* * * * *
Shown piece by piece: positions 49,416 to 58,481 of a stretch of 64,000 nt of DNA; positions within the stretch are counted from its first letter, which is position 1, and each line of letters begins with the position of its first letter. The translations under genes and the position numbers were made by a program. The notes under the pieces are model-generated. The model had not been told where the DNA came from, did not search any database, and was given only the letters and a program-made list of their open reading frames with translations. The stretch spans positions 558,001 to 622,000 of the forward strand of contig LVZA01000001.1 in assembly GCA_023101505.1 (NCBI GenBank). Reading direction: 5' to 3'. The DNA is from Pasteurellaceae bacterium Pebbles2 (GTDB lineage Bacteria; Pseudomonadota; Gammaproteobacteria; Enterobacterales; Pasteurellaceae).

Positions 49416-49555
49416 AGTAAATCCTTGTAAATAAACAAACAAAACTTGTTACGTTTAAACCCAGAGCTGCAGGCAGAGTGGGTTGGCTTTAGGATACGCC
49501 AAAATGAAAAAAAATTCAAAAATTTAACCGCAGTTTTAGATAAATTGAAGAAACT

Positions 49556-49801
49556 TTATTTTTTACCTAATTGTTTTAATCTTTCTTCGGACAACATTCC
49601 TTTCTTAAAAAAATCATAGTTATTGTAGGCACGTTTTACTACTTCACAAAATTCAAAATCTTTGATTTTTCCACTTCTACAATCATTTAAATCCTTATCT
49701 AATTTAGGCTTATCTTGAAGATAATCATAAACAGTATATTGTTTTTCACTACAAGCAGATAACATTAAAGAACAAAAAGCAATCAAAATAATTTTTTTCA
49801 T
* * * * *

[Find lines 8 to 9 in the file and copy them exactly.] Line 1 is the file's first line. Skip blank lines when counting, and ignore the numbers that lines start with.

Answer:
49701 AATTTAGGCTTATCTTGAAGATAATCATAAACAGTATATTGTTTTTCACTACAAGCAGATAACATTAAAGAACAAAAAGCAATCAAAATAATTTTTTTCA
49801 T